Which is the right way to pitch?

Hello,

I have a quesion about pitching something into another key.

 

Normally if you have a sample in the key of C major for example and you want it in D# then you would have to pitch/transpose it with +3st to get it in the key of D#

 

But if I do now 2 tracks with a midi scale of C major (from C2 to C3 for example).

In one I pitch/transpose the midi notes with +3st.

In the other one I put the scale tool onto it and set the Base to D# so all midi's will be forced to just play notes in the key of D#.

If I play now both tracks at the same time, I get different results.

 

Which one of them is now "really" in the key of D# and which one is wrong and also why?

 

Thanks a lot for your help :)

2 followers

GAMJoker 10 months ago | 0 comments

4 answers

  • hilker
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    64 votes received
    2 votes

    The one with the +3 Pitch MIDI Effect is now really in D#.

    The default setting of the Scale MIDI Effect doesn't change any incoming notes, so changing the Base control has no effect. Changing the Transpose control to +3 st would have the same effect as the +3 Pitch MIDI Effect.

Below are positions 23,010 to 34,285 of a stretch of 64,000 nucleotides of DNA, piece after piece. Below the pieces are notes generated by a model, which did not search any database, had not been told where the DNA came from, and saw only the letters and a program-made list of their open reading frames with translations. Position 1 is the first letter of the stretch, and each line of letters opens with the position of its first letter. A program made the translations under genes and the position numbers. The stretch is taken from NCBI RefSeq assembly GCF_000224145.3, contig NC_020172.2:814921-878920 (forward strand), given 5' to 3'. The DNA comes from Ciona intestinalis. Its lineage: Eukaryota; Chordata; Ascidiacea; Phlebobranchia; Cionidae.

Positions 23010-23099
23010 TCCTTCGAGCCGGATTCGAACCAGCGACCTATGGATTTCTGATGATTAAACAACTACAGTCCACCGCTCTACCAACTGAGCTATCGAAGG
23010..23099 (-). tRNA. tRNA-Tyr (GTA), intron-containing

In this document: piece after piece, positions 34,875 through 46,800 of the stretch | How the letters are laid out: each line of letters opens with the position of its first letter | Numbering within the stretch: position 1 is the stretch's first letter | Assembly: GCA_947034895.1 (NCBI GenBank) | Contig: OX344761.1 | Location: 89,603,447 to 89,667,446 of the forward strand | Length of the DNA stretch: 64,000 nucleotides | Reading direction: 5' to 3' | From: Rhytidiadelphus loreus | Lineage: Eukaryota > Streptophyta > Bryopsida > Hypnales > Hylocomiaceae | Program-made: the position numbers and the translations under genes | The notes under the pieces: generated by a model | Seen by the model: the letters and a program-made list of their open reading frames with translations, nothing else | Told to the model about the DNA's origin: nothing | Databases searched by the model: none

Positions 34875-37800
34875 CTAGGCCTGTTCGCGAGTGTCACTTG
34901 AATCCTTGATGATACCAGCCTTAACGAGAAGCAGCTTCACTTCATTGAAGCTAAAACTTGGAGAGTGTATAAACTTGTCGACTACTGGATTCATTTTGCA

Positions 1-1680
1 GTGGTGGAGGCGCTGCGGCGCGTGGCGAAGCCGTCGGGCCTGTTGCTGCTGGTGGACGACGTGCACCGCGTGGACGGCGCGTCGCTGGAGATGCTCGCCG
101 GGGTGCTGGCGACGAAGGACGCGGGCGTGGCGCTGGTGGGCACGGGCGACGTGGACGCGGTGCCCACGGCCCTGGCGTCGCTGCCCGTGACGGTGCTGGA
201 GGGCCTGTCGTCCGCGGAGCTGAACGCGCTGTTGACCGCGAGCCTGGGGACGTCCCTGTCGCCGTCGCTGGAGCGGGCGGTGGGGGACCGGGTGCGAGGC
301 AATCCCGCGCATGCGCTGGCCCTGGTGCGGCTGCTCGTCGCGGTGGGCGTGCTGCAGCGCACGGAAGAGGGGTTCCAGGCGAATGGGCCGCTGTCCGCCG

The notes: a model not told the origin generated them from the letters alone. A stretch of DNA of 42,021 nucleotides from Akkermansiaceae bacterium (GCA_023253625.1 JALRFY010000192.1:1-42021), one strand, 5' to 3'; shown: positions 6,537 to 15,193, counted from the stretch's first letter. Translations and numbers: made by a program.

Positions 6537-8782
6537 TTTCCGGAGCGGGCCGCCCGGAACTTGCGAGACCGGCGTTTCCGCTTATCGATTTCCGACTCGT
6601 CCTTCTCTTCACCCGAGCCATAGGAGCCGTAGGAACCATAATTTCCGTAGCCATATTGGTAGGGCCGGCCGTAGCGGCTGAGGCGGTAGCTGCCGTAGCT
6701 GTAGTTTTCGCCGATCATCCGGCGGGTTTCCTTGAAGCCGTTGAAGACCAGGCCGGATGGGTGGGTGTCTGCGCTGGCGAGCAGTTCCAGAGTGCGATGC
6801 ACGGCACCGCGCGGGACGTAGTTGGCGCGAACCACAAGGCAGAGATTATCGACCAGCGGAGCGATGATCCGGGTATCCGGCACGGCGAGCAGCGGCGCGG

If you use the C Major preset of the Scale effect and change the Base to D#, you'll get the notes of D# major, but because your notes start on C, the sixth note of the D# scale, you're actually getting a C minor scale (C minor is the relative minor of D# major).

    10 months ago | 0 comments
  • GAMJoker
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    2 answers
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    1 vote

    Oh ok, thanks a lot ;)

    Is there anywhere an overview of all of the relative scales? Because sometimes I really like the results when I change the scale to a different base note with the midi notes, but it would be good then to know which key I'm in after that, so I can adjust the rest of my mix.

    10 months ago | 0 comments
  • GAMJoker
    contribution
    2 answers
    2 votes received
    1 vote

    Ah, I guess I found now an overview on the right of this site:

    http://www.onchord.co.uk/search.php

    Is this the correct one?

    Could you please just explain me again, why this key turns from Major into Minor just by using a different base note?

     

    Thanks :)

    10 months ago | 0 comments
  • hilker
    contribution
    60 answers
    64 votes received
    1 vote

    Without getting too deep into music theory, every major key has a relative minor key that uses the same seven notes, but has a different tonic, or first note of the scale. For example, the white keys on a piano can be used to play in C major or A minor. These Wikipedia articles would be good places to start reading up on this.

    https://en.wikipedia.org/wiki/Relative_key

    https://en.wikipedia.org/wiki/Tonic_(music)music

    10 months ago | 0 comments

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